Initially, we find it appropriate to examine defendant's contention that he was not proven guilty beyond a reasonable doubt. Because we believe that the State has failed in its burden to do so, consideration of the other issues raised by both parties is unnecessary.

The information in this case charges that defendant committed the offense of possession of a controlled substance in violation of chapter 56 1/2, section 1402(b), for his conduct on April 1, 1977, in knowingly and unlawfully possessing "a quantity of a substance containing a certain controlled substance, to wit: codeine." The information does not state under which schedule of the Act that the controlled substance falls. Section 402 of the Act provides as follows:

"Except as otherwise authorized by this Act, it is unlawful for any person knowingly to possess a controlled substance. Any person who violates this section with respect to:

(a) the following controlled substances and amounts, notwithstanding any of the provisions of subsections (b) or (c) to the contrary, is guilty of a Class I felony for which an offender may not be sentenced to death. The fine for violation of this subsection (a) shall not be more than $100,000;

(b) any other amount of a controlled substance is guilty of a Class 3 felony." Ill. Rev. Stat. 1977, ch. 56 1/2, par. 1402(b).

In order to sustain its burden of proof in this case, the State was required to prove beyond a reasonable doubt that defendant knowingly possessed "any other amount of a controlled substance" in violation of section 402(b). The critical question in this case is whether the State proved that the substance in question was a "controlled substance" as defined by the Act. A controlled substance is defined as a "drug, substance, or immediate precursor in the schedules of Article II of this Act." (Ill. Rev. Stat. 1975, ch. 56 1/2, par. 1102(g).) There are five such schedules under which drugs may be classified. (Ill. Rev. Stat. 1975, ch. 56 1/2, pars. 1204, 1206, 1208, 1210, 1212.) Basically, the statutory scheme in promulgating these schedules establishes a gradient. For instance, substances listed under schedule I have the highest potential for abuse and no currently accepted medical use. (Ill. Rev. Stat. 1975, ch. 56 1/2, pars. 1203, 1204.) At the other end of the scale are schedule V substances, or those having the lowest potential for abuse, currently accepted medical use, and the least possibility of physiological or psychological dependence if abused. (Ill. Rev. Stat. 1975, ch. 56 1/2, pars. 1211, 1212.) Schedule II, III and IV contain substances which fall between the two extremes, depending upon the properties that the drug possesses in relation to the criteria just mentioned. If a substance is not contained in one of the five schedules, then it is not a controlled substance under Illinois law.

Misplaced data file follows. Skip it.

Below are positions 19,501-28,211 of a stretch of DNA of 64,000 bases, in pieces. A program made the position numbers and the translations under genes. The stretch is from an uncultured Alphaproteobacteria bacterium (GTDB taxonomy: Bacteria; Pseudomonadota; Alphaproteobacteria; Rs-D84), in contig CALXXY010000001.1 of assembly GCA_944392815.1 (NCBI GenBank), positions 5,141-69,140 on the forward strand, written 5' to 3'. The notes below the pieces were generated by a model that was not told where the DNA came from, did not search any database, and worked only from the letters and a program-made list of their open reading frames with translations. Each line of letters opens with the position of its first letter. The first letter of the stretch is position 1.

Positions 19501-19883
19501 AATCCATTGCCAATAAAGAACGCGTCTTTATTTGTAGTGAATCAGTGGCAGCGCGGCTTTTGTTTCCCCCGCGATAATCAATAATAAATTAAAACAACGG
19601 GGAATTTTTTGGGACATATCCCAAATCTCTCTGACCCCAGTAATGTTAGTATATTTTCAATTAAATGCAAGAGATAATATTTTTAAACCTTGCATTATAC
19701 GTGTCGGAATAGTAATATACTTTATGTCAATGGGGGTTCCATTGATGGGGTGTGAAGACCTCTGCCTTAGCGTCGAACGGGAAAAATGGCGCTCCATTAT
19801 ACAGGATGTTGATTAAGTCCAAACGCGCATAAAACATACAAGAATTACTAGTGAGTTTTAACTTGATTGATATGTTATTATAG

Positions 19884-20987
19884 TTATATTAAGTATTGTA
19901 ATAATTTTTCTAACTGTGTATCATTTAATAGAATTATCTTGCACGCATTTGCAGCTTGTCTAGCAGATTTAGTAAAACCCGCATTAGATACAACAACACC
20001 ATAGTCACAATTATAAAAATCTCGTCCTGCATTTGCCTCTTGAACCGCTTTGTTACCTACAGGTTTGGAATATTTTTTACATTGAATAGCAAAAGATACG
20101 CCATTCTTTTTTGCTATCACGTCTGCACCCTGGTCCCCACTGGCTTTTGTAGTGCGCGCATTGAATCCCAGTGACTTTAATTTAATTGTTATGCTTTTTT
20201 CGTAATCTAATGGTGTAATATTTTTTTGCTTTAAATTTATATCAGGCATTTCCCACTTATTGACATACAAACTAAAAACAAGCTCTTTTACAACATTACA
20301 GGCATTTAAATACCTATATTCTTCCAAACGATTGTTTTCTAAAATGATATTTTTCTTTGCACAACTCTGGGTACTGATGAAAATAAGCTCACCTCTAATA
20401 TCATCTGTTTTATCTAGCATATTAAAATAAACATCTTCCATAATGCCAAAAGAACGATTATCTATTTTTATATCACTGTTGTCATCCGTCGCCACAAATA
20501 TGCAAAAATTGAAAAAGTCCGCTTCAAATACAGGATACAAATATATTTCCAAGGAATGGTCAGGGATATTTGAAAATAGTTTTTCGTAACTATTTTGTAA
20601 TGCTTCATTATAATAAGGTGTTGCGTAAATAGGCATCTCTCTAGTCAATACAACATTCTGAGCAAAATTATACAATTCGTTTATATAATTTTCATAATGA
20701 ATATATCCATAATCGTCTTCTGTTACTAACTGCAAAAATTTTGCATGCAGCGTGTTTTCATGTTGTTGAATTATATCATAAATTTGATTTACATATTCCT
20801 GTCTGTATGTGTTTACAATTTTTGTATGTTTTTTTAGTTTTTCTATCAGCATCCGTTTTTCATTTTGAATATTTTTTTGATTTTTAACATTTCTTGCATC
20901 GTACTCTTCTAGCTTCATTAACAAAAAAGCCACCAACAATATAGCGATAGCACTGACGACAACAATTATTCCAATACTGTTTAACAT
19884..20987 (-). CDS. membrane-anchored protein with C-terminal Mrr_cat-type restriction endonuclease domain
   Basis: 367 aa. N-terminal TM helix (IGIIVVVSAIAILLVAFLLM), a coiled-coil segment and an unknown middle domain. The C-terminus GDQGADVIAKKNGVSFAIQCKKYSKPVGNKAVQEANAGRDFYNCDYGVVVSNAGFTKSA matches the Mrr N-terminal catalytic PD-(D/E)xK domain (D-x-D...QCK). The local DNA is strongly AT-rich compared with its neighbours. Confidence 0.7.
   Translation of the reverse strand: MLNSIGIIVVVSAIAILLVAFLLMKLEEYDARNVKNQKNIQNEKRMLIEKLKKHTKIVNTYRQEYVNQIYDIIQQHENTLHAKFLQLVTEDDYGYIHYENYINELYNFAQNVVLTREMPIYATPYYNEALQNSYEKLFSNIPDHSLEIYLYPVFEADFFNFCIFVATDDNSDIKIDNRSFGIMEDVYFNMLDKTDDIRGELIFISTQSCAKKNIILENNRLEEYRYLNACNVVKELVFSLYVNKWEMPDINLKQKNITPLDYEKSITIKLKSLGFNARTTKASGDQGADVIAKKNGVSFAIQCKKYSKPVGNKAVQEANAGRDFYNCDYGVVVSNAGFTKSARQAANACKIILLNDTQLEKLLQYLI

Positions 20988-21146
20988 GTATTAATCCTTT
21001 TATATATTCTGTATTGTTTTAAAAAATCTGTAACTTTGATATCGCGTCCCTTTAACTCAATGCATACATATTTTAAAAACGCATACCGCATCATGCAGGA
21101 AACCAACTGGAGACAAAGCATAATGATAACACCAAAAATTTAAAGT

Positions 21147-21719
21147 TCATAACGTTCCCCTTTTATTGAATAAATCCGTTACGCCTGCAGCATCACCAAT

Although there appeared to be much confusion at trial as to the manner in which the substance found in defendant's possession was to be classified, the State asserted that it fell under schedules II, III and V. We note that part of this confusion, at least as to the scope of schedule II drugs, is explained by the prosecutor's erroneous reliance at trial on an amended statute which was not in effect at the time of defendant's alleged offense. In April of 1977, when ...